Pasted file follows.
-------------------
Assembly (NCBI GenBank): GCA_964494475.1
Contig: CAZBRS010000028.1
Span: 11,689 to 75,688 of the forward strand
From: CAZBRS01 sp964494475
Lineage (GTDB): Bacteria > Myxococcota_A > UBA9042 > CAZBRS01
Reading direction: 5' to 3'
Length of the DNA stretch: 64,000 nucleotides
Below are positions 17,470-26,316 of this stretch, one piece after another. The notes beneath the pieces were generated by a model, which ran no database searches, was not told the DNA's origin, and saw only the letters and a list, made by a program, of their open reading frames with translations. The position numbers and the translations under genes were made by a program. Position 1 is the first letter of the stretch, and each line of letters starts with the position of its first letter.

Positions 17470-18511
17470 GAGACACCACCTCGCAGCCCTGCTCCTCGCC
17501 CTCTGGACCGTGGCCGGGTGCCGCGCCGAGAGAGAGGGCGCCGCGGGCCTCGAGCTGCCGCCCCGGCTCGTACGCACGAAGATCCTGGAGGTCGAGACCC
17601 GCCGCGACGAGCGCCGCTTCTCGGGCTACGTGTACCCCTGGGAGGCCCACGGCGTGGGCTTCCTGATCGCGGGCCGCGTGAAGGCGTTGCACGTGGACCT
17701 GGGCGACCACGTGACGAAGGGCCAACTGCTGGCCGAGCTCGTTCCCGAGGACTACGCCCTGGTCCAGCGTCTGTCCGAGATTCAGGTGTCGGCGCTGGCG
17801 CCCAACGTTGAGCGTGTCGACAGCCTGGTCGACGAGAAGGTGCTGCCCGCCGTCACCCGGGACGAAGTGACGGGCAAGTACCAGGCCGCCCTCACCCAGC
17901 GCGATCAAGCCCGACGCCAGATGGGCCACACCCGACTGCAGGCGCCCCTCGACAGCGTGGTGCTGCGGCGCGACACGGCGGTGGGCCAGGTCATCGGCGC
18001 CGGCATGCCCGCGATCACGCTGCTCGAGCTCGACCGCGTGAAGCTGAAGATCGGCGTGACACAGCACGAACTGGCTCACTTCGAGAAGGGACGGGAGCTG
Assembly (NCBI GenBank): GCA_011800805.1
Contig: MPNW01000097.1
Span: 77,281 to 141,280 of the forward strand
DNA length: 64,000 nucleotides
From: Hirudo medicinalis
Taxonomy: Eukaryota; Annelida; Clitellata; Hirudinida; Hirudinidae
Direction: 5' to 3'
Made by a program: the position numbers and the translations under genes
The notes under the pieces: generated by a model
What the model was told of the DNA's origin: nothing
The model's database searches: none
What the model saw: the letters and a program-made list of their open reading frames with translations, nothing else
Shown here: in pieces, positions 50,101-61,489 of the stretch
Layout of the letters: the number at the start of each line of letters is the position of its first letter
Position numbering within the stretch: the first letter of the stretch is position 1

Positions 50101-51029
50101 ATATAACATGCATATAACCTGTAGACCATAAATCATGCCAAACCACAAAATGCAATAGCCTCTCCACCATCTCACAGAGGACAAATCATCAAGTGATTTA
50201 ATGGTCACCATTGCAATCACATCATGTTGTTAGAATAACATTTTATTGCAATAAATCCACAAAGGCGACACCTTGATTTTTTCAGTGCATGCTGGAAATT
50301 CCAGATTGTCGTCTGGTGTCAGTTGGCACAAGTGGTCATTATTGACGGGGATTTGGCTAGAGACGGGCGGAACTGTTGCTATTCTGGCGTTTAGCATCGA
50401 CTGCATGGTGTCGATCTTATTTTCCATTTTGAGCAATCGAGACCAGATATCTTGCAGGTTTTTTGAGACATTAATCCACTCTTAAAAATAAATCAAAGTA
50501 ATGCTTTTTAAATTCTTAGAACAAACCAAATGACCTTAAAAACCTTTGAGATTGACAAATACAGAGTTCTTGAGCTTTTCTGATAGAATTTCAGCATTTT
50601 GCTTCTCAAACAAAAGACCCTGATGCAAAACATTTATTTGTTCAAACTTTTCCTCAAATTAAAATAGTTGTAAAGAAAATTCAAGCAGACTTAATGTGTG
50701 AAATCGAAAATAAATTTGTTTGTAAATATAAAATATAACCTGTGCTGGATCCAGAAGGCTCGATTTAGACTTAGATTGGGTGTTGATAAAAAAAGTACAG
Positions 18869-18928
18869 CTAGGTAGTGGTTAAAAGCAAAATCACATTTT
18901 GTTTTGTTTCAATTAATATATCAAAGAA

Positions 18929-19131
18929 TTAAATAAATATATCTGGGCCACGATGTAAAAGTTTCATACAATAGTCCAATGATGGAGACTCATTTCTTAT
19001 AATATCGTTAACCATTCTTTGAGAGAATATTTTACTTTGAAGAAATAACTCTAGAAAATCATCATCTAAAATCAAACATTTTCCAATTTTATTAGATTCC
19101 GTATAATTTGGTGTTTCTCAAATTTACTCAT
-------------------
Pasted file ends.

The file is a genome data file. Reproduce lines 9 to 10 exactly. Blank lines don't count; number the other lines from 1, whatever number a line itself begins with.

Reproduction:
Positions 17470-18511
17470 GAGACACCACCTCGCAGCCCTGCTCCTCGCC